He cut his teeth on short stories, writing his first one in 1997. By then, he knew he also wanted to change minds. “I knew most people in the United States know nothing about what happened to the Vietnamese people because of this war we call Vietnam. I wanted to write about that,” he says, but it took a lot longer than he expected. He spent nearly 20 years writing and revising stories, stealing time in between classes and in the evenings. He thought his collection of eight stories would be his first published work of fiction. That book didn’t sell.
The process was painful but helped shape his craft.
“I’m a writer who wants to say a lot. But I’ve learned in writing short stories that less is more,” he says. It took 50 drafts of the first story to figure that out. He wound up tossing 75 percent of all that he wrote. With time, patience, and humility, the work eventually paid off. He used what he learned writing short stories to tell the full-length story that has today earned him national acclaim. In The New York Times, reviewer Philip Caputo wrote that Nguyen’s skill “compared favorably with masters like Conrad, Greene, and le Carré.”
It’s no surprise that, after his success with The Sympathizer, Nguyen’s editor at Grove Press decided he wanted the short story collection, too. It’s called The Refugees and will be in bookstores in February. An early review calls it “precise without being clinical, archly humorous without being condescending, and full of understanding.”
“[Writing those short stories] really helped me to write the novel,” says Nguyen. He labored at The Sympathizer for four hours every day for two years, working from a two-page outline. He created characters and plot twists on daily trips to the gym where he took quiet runs on the treadmill. The book’s arresting opening also came to him there: “I am a spy, a sleeper, a spook, a man of two faces. Perhaps not surprisingly, I am also a man of two minds….”
He completed his first draft two days before deadline, just before Ellison was born in 2013. He was at home with his son on the day the book sold. “It was the worst day of my life,” he says.
Nguyen’s agent, Nat Sobel, had submitted the manuscript to 16 publishing houses and posted a deadline. “Thirteen turned us down—all in one day. I remember Ellison woke up at 10 a.m., and together we watched the rejections come in via email. One by one. They kept coming. I had this sinking feeling no one would buy this novel,” he says.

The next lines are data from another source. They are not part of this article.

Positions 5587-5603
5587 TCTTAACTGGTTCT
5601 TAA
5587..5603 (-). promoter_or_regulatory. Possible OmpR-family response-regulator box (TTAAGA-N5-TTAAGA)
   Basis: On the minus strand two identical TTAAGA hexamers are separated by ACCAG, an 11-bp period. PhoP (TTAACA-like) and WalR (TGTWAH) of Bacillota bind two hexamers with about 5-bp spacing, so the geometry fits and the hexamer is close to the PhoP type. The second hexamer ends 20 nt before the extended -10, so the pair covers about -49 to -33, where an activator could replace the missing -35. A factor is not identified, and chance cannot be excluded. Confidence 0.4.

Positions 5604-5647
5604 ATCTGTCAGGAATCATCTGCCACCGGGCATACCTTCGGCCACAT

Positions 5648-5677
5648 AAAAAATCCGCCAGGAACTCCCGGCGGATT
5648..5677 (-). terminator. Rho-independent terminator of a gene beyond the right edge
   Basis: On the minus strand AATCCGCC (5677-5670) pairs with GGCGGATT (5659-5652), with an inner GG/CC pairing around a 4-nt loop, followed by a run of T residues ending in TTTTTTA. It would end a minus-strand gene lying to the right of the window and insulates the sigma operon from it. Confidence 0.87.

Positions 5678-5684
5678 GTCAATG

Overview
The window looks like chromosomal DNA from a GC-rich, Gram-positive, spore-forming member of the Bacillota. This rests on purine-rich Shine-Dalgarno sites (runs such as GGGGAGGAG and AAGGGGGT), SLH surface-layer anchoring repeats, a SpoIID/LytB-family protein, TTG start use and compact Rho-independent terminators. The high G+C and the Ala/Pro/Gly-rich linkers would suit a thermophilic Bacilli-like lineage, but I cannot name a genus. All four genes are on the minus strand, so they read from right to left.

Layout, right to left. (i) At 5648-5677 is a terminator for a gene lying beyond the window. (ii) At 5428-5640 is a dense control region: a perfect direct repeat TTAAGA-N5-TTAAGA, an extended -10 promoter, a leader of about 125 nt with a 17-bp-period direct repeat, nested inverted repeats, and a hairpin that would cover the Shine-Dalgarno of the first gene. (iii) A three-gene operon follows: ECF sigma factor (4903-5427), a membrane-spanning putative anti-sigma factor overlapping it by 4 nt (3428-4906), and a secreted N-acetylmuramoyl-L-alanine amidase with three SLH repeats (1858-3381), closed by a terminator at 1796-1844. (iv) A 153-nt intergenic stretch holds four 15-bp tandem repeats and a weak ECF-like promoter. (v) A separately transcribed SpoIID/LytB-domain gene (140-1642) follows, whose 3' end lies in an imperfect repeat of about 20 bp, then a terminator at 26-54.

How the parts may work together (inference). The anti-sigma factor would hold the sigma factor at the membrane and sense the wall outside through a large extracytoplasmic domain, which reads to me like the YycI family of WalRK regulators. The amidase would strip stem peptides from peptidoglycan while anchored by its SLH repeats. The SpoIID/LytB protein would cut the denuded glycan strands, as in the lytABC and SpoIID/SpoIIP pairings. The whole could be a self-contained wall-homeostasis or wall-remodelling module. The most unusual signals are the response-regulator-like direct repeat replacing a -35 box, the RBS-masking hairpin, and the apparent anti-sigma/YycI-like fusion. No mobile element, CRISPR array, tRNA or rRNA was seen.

The winning offer was the last email, which arrived at 5 p.m. New York time. It was 2 p.m. in LA. By then, all he could feel was tremendous relief. Celebration came later, after the reality set in.
Now, he’s raking in the awards. Along with the Pulitzer, The Sympathizer earned Nguyen the Dayton Literary Peace Prize and at least four other awards, and found its way onto several bestseller lists, including that of The New York Times. Critics call it both a thriller and a social satire and have compared his writing to Dostoevsky’s.
In the main character’s dark sense of humor, the reader can hear Nguyen’s anger. “It’s not autobiographical. But this book was my fictional way of expressing those things I am angry about. Some of these issues we still face, such as the national investment [in] war machines. It is daunting,” he says. “I’m optimistic, though, and believe it’s good to be confronted with history. From that we can obtain peace. Philosophically, we’re already there, but it must seep into every aspect of our lives.”
In The Sympathizer, history is conveyed through confession. Written in first person, the story unfolds in linear fashion, with the protagonist—a double agent in the Vietnam War—writing out his confession to the commandant. The character’s name is never revealed.
“I wanted him to be an everyman, so the reader could identify with him. I also wanted him to be anonymous because I think that’s how Vietnamese are viewed,” says Nguyen.
His writing is as crisp, clear, and vivid as the best travel writing. In fact, he says he studied the work of travel writers in order to learn how to capture a sense of place, the environment, and his characters, and also to get tips on how to approach field research. He visited Vietnam half a dozen times over a ten-year period, initially for his work on Nothing Ever Dies. But he has used what he learned on these trips for each of his three books.
In Vietnam, Nguyen toured battlefields, monuments, and museums, and he met and talked with people who had survived the war. He spent time just observing plant life and animal life. He wanted to know what the tropical weather was like during different times of the year. He ate the food and was able to visit his sister—the one who was left behind. On one trip, he stayed seven months. He visited Cambodia and Laos, the two neighboring countries also affected by a war that killed an estimated 6 million people if you factor in the aftermath. And Nguyen does.
There will be a sequel to The Sympathizer. Called The Committed, Nguyen says it begins where the first story ends—on a fishing trawler at sea.
Meanwhile, his rather sudden success has left the author juggling not only a family and a job, but also photo shoots, interview requests, book signings, and speaking engagements.
“I’m grateful, but finding time has become more of a challenge,” he says.
It might take more than defiance to complete the next project.
Jackie Dishner, author of Backroads & Byways of Arizona, writes from Phoenix, Arizona. This is her first assignment for California.